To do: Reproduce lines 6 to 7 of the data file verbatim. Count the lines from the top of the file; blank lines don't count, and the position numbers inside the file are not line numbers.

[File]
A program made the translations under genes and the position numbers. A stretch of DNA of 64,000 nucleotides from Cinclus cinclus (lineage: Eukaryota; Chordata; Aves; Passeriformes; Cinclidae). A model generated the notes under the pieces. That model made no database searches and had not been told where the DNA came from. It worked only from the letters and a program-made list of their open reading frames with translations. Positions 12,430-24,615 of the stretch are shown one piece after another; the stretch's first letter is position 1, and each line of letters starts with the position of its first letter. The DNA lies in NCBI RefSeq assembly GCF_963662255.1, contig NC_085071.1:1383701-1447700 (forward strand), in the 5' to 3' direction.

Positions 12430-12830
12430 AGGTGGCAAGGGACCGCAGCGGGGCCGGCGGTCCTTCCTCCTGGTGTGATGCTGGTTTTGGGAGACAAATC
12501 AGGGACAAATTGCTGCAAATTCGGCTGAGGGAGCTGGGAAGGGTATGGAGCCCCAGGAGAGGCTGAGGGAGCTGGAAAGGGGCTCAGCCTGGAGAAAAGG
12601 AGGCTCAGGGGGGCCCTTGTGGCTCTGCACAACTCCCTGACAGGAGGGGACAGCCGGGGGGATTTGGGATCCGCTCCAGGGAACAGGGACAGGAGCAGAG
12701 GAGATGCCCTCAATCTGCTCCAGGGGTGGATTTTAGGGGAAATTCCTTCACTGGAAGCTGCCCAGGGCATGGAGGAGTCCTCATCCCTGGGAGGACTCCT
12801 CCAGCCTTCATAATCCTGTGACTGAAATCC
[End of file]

12701 GAGATGCCCTCAATCTGCTCCAGGGGTGGATTTTAGGGGAAATTCCTTCACTGGAAGCTGCCCAGGGCATGGAGGAGTCCTCATCCCTGGGAGGACTCCT
12801 CCAGCCTTCATAATCCTGTGACTGAAATCC